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President Creates Sanctions Against Cyber Hackers

Amanda Scurlock |
April 2, 2015 | 9:03 a.m. PDT

Web Producer

The new order aspires to increase the government’s ability to report cyber incidents (Pete Souza/Wikimedia Commons)
The new order aspires to increase the government’s ability to report cyber incidents (Pete Souza/Wikimedia Commons)

President Barack Obama signed an executive order to implement sanctions against participate in “significant malicious” cyber-attacks against the United States, according to the CBS News. There will be financial sanctions against both malicious overseas hackers and companies that benefit from access to confidential information, according to the Miami Herald

The sanction Obama is creating can speed up the Department of Treasury ability to freeze assets. It can also prohibit U.S. persons from engaging in business transactions with the alleged suspect, according to Wired. The sanctions can also impose more sanctions when cyber-attacks threaten “national security, foreign policy, or economy or financial stability,” in the U.S. according to CBS News.   

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Instead of individual sanctions programs on countries, the new order will allow the U.S. to target sanctions based on the specific activity and people involved, according to CNN

The executive order will give the administration more legal power to prevent and discipline credit card theft along with attacks on government computer systems, according to the Washington Examiner

The U.S. already has the power to sanction other countries they consider responsible for crime or cyberattacks. The government placed sanctions on Pyongyong and 10 people after U.S. intelligence blamed North Korea for the attack on Sony, according to the Washington Examiner. 

Obama said in a statement that disrupting computer networks, misappropriating funds and harming serious infrastructure could trigger penalties, according to Reuters

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Michael Daniel, Obama’s cybersecurity adviser said the program is designed to fill the gap in America’s cybersecurity efforts where law enforcement and diplomacy were insufficient, according to Reuters.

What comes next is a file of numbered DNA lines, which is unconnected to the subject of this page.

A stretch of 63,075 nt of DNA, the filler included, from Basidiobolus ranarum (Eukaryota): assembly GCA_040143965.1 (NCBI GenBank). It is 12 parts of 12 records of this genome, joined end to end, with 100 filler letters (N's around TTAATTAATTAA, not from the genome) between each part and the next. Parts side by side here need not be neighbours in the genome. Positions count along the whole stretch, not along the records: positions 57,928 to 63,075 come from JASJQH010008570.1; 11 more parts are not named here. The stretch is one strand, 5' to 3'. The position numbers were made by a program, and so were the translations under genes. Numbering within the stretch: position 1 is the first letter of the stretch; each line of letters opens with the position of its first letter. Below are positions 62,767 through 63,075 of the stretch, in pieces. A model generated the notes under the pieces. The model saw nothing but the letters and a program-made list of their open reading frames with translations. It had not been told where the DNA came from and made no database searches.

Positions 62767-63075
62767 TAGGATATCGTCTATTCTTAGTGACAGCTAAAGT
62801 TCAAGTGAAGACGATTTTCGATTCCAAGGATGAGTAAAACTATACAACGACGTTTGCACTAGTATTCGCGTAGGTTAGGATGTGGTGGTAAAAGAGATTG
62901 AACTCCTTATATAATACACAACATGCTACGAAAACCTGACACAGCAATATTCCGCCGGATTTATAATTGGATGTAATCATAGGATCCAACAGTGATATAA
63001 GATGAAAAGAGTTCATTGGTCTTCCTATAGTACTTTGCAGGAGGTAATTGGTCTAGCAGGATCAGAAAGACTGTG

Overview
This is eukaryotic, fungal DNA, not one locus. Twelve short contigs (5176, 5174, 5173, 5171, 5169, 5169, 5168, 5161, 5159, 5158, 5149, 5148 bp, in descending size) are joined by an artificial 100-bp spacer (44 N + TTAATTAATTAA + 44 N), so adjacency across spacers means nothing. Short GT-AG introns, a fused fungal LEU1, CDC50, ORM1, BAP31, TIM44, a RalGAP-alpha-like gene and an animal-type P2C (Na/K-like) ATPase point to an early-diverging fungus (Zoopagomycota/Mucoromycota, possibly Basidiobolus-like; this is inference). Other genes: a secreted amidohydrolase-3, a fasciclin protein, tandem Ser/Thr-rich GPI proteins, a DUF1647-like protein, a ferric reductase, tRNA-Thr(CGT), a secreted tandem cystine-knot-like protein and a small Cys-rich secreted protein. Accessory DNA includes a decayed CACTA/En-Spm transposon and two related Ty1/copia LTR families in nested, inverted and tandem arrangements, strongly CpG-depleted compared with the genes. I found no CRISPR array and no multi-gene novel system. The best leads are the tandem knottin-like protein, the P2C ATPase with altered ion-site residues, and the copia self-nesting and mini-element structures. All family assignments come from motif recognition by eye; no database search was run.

“We will use this tool in a targeted and coordinated way against the worst of the worst, the most serious overseas malicious actors,” he said, according to CNN.

Currently, U.S. law enforcement would wait for foreign hackers to travel to a country that will assist America in arresting them. The new plan could allow the government to place a visa ban on the targeted suspect, according to Wired.

China could have a strong reaction to the sanctions. Relations between US and China have been deteriorating due to American allegations of attacks on US companies by hackers backed by China, according to Reuters.

The government indicted five Chinese hackers last year, accusing them of stealing information from six U.S. companies, according to Wired.

Some sanctions do not affect people who do not have money stored in American financial institutions. However, the new program can freeze transactions that pass through U.S. banks, according to Wired.

Republican has scrutinized the executive order and the office of House Speaker John Boehner showed disapproval of the order, according to CNN.

“The president needs to work with the Republicans to enact the types of common-sense measures that passed the House in recent years with strong, bipartisan majorities but stalled in the Democratic-controlled Senate,” said Press Secretary Cory Fritz, according to CNN. 

White House officials said that this order involved consultations with congress, according to CNN.

This order comes in the wake of security breaches of Target, Neiman Marcus, Home Depot and Staples. Last year, there was over 1,500 data breaches worldwide, a 50 percent jump from 2013, according to CNET.


Foreign Policy on CyberSecurity from the White House 

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